I was quite excited to be allocated Peter Bolt's 'Living with the Underworld' for the EQUIP book club. Having grown up listening to my fanciful Scottish Grandmother's endless stories about ghostly encounters, I've never been sure what to think about ghosts and associated beings. With tales as varied as the one about the day she saw her dead mother at the traffic lights, to the story about the Queen Mother's ghostly friend in Glamis castle, I've never known whether they were fact or fiction. Particularly after I became a Christian. To make matters worse, my contrastingly sensible grandmother added weight to the debate one year with a story about encountering a shadowy figure in the hallway on the morning my grandfather died! I'm still not sure what to make of that. I've been interested in reading this book for a while, and am very glad to have a good excuse to do it.
Don't get me wrong, but isn't it refreshing to have a Christian book with a really out of the box subject matter? After you've read all the books on key theological issues, matters of godly living and practical ministry issues, it's a lot of fun to read up on something you haven't been 'allowed' to think much about before. The topic of ghosts has been a bit of a taboo area in evangelical Christianity. How many conversations have you had at church or Bible study about the possible existence of visitors from the world beyond? We don't want to be accused of wandering into superstition, and we certainly wouldn't be caught reading any overly imaginative Christian fiction! We certainly, and rightly, are cautious about over-embellishing subjects that the Bible does not dare to venture too far into. It goes into the category of not talking much about guardian angels, freemasons and the daily works of Satan. But now the gloves are off, thanks to Peter Bolt, and we have permission to venture into this taboo area. As long as we don't overstep Peter's helpful parameters. The first chapter, while also being a lot of fun, sets a reassuring standard which the subject of the underworld will be measured against. I’ll spend the second post digging a bit deeper into these issues, he’s really got me thinking!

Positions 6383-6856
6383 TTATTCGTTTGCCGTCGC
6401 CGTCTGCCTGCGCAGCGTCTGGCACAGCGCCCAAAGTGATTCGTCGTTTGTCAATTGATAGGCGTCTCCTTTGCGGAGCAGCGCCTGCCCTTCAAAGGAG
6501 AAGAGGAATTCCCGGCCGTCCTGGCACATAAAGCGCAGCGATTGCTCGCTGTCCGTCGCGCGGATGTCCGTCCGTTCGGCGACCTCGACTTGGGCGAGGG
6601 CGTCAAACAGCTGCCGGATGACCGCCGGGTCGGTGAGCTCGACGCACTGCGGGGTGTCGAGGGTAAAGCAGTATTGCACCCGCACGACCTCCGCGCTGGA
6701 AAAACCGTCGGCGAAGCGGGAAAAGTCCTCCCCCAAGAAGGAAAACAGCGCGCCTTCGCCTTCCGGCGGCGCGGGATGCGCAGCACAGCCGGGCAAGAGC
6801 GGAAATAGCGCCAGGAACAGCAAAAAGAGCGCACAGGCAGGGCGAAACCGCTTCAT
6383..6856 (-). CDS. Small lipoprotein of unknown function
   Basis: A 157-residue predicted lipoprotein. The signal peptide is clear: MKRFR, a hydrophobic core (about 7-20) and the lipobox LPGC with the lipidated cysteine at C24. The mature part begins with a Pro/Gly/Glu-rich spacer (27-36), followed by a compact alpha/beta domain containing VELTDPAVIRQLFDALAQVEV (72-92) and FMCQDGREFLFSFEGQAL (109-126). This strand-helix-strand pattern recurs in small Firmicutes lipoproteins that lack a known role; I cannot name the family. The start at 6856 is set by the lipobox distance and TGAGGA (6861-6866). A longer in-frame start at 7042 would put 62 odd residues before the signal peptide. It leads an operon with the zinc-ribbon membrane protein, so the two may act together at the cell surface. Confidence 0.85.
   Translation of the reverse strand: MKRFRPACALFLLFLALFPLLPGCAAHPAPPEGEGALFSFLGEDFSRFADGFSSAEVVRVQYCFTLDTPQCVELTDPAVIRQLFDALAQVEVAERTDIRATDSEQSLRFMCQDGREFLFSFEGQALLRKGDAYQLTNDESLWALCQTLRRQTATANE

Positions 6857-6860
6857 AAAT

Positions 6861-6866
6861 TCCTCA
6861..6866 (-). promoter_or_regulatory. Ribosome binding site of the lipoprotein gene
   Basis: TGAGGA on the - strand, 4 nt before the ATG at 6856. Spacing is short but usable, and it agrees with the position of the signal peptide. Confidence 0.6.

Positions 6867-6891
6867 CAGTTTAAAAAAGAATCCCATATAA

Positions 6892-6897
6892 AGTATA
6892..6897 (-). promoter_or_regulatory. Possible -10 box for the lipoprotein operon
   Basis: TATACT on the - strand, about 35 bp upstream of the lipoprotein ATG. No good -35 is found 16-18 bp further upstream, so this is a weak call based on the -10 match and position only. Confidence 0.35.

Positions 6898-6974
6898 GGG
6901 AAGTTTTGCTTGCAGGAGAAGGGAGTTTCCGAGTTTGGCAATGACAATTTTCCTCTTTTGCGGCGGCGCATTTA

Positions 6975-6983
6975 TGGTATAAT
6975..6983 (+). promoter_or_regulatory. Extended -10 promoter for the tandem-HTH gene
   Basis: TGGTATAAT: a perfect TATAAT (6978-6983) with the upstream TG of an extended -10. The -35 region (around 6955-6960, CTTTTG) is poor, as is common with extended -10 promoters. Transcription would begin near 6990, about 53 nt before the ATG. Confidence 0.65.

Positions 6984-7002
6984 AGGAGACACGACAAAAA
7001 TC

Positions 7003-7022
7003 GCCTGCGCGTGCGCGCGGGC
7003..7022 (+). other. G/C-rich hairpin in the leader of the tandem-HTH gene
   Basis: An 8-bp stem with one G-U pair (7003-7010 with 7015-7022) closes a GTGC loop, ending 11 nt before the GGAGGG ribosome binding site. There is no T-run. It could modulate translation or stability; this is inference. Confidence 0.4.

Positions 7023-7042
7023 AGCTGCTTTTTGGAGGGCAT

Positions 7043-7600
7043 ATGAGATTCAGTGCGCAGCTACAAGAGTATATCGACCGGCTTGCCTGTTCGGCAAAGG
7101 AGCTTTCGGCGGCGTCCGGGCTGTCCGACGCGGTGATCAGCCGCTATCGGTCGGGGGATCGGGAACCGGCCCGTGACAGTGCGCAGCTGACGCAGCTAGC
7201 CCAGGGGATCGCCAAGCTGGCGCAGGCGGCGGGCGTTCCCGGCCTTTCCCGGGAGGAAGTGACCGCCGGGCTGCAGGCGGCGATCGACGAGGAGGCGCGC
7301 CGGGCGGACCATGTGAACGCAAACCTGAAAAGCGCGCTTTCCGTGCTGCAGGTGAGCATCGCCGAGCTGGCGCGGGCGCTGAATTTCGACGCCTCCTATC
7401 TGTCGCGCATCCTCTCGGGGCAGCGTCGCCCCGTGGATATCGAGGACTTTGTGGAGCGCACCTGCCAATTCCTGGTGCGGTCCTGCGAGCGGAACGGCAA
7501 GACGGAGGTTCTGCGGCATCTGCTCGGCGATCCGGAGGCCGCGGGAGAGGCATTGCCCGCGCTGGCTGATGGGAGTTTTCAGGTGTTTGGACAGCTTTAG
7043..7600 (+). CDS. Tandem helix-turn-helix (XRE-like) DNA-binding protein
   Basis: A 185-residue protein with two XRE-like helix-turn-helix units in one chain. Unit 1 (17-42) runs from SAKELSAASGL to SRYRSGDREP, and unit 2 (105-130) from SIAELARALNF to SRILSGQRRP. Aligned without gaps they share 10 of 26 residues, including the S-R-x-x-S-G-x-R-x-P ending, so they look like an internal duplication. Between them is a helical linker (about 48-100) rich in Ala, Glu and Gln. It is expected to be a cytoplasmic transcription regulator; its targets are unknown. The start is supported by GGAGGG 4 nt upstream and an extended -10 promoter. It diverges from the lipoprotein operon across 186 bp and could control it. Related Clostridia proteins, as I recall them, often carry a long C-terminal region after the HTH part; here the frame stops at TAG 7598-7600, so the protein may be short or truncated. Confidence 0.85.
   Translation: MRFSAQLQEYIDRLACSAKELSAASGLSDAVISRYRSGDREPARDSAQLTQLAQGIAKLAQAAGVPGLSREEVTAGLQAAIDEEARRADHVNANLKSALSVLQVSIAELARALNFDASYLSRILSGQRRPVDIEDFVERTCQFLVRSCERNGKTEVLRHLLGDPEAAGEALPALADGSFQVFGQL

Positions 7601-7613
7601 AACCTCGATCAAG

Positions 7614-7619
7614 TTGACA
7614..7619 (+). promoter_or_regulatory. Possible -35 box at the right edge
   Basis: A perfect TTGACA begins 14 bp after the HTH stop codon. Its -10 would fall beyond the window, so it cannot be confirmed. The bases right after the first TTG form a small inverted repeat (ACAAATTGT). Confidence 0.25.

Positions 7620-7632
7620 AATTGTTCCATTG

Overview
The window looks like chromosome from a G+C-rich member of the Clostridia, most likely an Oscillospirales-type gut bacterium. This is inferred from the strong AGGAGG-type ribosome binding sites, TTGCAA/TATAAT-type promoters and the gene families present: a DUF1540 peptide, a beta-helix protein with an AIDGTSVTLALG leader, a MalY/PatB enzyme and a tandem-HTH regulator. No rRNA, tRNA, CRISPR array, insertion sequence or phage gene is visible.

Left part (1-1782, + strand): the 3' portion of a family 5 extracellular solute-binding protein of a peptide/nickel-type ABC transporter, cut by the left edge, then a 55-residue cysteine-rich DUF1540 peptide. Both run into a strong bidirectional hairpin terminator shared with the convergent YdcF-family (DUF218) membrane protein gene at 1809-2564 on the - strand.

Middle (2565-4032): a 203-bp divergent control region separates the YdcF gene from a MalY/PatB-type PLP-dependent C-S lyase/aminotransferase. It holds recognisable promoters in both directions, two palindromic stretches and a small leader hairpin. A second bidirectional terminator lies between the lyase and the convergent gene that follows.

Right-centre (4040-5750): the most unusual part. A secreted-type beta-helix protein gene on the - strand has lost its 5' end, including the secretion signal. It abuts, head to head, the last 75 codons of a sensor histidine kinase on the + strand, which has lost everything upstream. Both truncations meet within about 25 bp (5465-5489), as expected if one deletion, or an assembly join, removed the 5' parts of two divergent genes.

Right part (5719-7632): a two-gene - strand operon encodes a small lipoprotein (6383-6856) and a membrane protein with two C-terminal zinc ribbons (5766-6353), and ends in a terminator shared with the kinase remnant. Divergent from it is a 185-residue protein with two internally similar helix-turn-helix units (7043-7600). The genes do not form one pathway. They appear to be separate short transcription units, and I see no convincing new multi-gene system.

I found the opening chapter was also fun to read because of the typical Peter Bolt personal touches. Accounts of his daughter's reaction to the proposal of writing the book, gratuitous references to his moustache, and the theme of his appreciation of the TV show Sopranos (used to define which underworld he'll be talking about) made me realise pretty quickly that it wouldn't be a hard book to get through. But it's not just fun, there are acute observations from the beginning, such as his point about the fascination with demons, ghosts and dark forces being out of place in contemporary Western society. How true! I'm going to ask the next person who tells me that you can't believe in Jesus' miracles why they think that the TV mediums have something going for them. I'd never thought of that before.
If I can be superficial (and why not?) I also love the layout of this book! Is anyone else with me on this one?? Those little pictures and the end of each section, and the downward arrows on the bottom of each page, I really like that sort of unnecessary attention to detail. It tells us that in every aspect this is a fun book. A fun book about the Underworld?! Peter Bolt truly is a miracle worker. I think I’m going to enjoy sharing the experience of reading it with you all this month. For the moment I’ll just leave you with the big idea that stood out for me in the first chapter. On page18 Peter writes: “It is important to understand the underworld properly, because this will help us understand the message of the Bible better, which will benefit everybody.” No better reason to read the book hey? I’ll leave you to mull over that idea in the next few days … and I’ll pick it up again in my next post.
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